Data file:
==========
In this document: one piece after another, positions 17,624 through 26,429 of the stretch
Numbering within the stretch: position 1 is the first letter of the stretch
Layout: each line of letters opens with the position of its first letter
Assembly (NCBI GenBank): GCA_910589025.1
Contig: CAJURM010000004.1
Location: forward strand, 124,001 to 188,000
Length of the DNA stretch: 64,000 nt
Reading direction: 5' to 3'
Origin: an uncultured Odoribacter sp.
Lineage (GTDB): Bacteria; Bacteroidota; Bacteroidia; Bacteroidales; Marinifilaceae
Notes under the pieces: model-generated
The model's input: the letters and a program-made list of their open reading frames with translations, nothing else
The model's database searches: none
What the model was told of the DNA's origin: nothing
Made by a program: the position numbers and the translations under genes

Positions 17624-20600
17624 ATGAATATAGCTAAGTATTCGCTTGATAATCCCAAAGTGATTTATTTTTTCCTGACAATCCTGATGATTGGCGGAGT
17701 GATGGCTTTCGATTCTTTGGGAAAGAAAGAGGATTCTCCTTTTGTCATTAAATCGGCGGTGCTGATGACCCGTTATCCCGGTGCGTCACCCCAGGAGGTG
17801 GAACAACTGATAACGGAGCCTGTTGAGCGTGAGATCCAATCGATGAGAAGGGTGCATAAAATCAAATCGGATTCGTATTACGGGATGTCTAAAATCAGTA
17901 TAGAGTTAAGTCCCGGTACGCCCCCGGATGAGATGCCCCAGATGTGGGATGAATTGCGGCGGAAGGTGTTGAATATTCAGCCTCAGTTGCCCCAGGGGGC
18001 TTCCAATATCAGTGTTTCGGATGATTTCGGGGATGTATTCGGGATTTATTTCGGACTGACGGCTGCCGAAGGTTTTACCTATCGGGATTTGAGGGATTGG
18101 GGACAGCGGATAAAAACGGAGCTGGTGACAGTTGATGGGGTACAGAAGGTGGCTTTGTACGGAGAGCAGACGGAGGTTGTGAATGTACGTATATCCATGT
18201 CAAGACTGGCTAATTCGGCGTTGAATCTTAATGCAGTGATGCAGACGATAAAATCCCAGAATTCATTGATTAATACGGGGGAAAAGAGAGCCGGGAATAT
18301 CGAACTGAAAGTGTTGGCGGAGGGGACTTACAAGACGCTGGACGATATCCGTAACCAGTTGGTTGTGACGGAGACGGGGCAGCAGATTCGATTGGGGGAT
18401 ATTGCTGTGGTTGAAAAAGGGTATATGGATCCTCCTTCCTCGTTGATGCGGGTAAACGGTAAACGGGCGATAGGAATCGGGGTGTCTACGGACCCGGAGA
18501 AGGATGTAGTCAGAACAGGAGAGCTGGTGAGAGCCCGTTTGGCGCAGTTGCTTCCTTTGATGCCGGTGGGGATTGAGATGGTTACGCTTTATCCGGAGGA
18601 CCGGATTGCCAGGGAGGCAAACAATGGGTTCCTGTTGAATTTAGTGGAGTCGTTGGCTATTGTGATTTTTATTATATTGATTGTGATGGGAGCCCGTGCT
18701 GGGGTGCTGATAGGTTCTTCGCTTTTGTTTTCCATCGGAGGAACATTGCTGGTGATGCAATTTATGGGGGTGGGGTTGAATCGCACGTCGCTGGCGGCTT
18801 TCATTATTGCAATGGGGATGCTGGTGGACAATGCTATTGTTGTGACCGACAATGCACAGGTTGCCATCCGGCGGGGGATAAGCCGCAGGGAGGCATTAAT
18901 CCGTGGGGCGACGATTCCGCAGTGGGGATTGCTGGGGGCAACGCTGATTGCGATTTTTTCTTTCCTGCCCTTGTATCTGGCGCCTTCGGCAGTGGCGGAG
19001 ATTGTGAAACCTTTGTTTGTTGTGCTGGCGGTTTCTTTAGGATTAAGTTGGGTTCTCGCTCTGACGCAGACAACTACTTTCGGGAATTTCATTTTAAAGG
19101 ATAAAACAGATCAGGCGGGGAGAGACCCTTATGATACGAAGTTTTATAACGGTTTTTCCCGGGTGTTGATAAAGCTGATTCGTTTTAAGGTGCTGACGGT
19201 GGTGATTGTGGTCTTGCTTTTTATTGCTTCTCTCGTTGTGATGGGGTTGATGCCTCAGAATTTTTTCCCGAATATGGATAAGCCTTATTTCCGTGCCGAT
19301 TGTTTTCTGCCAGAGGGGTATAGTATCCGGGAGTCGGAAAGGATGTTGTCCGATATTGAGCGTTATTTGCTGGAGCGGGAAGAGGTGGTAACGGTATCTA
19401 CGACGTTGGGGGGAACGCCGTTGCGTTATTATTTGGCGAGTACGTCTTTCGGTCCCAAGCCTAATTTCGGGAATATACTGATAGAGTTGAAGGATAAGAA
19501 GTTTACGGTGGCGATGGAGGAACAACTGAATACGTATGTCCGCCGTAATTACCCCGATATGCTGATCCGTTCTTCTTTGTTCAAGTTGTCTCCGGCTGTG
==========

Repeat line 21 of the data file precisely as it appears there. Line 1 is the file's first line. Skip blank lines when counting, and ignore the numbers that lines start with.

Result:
18001 TTCCAATATCAGTGTTTCGGATGATTTCGGGGATGTATTCGGGATTTATTTCGGACTGACGGCTGCCGAAGGTTTTACCTATCGGGATTTGAGGGATTGG